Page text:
Peninsula Cellars Chardonnay 2005
Supported by the mediating effect of the Great Lakes—Lake Superior, Michigan, Huron, and Erie—Michigan produces excellent wines from the aromatic white varieties Pinot Blanc, Pinot Gris, Gewurztraminer and especially Riesling. Pinot Noir is responsible for the state’s small, but impressive production of sparkling wines.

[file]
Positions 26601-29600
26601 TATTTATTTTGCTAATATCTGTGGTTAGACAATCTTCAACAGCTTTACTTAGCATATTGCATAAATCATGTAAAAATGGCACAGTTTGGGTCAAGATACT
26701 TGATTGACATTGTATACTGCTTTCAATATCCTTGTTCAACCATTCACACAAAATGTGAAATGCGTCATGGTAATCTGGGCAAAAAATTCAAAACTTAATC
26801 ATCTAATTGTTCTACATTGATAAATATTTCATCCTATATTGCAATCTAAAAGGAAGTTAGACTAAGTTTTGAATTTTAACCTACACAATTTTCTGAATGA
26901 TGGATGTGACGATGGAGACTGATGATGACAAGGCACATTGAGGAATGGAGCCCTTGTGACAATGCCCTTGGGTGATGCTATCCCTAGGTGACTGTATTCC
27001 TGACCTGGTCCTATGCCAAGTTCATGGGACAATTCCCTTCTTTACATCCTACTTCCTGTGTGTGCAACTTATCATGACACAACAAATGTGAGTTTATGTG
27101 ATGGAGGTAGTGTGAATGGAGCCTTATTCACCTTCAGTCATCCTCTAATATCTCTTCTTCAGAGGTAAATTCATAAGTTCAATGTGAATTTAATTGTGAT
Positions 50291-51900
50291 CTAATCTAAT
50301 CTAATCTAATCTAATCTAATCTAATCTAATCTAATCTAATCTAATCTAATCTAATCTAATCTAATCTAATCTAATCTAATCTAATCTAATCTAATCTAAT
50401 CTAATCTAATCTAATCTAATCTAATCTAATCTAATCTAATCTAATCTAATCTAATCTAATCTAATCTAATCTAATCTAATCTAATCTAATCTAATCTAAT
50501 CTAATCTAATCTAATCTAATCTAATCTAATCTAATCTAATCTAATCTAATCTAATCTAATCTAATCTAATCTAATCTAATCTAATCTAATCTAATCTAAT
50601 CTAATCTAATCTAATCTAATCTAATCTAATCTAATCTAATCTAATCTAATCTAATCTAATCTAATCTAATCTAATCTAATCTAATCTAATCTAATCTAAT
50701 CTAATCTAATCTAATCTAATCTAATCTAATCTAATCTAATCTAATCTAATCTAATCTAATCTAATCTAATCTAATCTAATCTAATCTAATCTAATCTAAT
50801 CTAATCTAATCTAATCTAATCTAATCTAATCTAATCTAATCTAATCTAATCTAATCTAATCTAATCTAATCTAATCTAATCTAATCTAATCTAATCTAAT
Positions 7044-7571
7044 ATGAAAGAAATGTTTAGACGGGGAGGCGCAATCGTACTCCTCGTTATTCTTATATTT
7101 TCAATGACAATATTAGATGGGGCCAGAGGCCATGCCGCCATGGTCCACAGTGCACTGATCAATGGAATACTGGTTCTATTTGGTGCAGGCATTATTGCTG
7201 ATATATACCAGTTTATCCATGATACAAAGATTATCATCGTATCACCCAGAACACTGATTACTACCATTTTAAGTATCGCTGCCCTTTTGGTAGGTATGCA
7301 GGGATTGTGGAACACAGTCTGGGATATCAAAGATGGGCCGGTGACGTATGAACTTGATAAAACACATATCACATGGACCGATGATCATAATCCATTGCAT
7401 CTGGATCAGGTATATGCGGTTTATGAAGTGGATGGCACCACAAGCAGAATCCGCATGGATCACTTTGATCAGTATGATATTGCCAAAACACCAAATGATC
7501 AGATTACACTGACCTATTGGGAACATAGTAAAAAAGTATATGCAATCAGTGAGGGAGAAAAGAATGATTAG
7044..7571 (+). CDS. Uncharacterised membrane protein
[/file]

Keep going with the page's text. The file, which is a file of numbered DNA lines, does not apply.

One of the most popular and versatile white wine grapes, Chardonnay offers a wide range of flavors and styles depending on where it is grown and how it is made. While it tends to flourish in most environments, Chardonnay from its Burgundian homeland produces some of the most remarkable and longest lived examples. California produces both oaky, buttery styles and leaner, European-inspired wines. Somm Secret—The Burgundian subregion of Chablis, while typically using older oak barrels, produces a bright style similar to the unoaked style. Anyone who doesn't like oaky Chardonnay would likely enjoy Chablis.